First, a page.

In addition, Shea's Public Administration Academy was inducted into the Rhode Island ASPA at a May 3 Leadership and Public Service Conference held at Roger Williams University's Bay Point Conference Center in Portsmouth, RI; and Connolly and Hall were asked to speak about Shea's program in a workshop at the ASAP's 2011 Annual Conference held in Baltimore, Md.
Several seniors who participated in the program for the past two years said it was a positive experience on all levels. The internships, they said, opened their eyes to some career choices that they might not have considered.
Luckson Omoaregba said he didn't even really know what the term “public administration” was when he first signed up for the academy program. He has since learned how it is linked to the ethics of working in the real world and gaining the experience to be successful. He further credited teacher Edward Kostka, who was a longtime Verizon employee before he switched careers, for sharing his own experiences in the world of business and how it functions with government.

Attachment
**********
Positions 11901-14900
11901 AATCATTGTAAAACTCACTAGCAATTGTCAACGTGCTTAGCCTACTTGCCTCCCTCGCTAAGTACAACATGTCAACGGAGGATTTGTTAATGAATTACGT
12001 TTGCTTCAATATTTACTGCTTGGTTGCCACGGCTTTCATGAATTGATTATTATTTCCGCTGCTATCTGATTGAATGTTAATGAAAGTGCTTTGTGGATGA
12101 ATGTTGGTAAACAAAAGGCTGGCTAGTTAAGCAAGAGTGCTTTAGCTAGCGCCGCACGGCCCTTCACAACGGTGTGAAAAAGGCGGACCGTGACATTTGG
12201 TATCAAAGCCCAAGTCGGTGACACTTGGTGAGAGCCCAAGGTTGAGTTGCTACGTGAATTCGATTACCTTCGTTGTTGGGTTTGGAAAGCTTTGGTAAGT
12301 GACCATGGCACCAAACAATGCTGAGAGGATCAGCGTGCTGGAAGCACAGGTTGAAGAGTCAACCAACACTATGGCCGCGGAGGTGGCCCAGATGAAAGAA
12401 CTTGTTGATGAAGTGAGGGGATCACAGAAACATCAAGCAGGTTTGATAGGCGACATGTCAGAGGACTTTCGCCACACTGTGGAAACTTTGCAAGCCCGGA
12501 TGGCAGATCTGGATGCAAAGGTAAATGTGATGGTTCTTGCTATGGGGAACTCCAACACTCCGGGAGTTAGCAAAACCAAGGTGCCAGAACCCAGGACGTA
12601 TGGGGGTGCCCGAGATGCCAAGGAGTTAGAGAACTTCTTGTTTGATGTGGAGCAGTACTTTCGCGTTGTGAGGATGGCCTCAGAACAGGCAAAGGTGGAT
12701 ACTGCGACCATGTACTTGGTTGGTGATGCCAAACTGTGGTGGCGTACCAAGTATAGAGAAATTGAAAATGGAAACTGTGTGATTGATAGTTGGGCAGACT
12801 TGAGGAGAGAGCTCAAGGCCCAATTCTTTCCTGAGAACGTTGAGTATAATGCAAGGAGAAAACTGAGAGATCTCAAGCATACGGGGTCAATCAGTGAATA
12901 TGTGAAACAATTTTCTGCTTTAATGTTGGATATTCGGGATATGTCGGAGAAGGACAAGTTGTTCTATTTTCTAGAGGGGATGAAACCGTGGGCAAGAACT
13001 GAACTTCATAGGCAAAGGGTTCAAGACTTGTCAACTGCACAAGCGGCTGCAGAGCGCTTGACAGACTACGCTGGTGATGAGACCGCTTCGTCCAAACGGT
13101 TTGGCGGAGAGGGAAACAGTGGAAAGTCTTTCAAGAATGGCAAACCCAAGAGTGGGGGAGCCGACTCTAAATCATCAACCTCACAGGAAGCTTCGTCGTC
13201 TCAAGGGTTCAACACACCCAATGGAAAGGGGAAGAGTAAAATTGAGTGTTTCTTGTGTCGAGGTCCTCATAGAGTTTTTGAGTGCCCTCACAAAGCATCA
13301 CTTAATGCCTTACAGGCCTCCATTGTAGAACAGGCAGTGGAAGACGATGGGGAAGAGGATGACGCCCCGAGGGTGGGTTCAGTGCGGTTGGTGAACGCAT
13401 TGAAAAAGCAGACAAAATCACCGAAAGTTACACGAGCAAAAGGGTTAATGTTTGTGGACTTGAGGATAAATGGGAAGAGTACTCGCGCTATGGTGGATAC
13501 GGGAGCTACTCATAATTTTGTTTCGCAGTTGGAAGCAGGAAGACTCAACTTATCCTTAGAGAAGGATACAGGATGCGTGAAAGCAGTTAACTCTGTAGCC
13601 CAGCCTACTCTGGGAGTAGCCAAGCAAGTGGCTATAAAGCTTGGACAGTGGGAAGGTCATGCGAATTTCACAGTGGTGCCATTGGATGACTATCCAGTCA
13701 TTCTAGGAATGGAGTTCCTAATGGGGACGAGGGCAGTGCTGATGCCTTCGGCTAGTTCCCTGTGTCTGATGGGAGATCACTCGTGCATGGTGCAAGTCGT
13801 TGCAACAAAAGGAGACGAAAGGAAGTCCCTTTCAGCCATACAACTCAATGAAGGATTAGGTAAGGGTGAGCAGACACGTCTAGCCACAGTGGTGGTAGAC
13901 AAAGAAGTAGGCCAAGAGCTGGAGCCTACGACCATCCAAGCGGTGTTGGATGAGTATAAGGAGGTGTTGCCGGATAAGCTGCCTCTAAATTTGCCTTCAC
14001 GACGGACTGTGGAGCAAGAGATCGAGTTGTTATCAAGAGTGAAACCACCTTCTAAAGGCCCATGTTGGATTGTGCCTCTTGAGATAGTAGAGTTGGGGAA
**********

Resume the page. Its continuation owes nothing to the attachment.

Omoaregba said his internship at Channel 36 has sparked an interest in pursuing a career in communications when he heads to the University of Rhode Island in the fall. “I feel like my opportunity to be part of the Public Administration Academy gave me an edge over other high school students,” he said.
Isaura Dossantos said that she “always wanted to be a politician,” until she saw how the economy has collapsed over the past couple of years. She said through her experience in the academy and her internship with the International Institute, she now wants to work helping newly arrived immigrants on their path to citizenship. She, too, intends to study communications at the University of Rhode Island.
Ronald Robitaille, who just transferred to Shea from Lincoln High School this year, credited the academy and the internship program he just completed with the Rhode Island Department of Health as being very helpful, particular as he had to assimilate into a new school. He called his internship in a micro-biology lab “a great experience,” especially since he intends to pursue college studies in marine biology.
“Being able to have this experience, where work is linked with your courses and you can build network connections, is a great way to end your high school career,” Robitaille stated.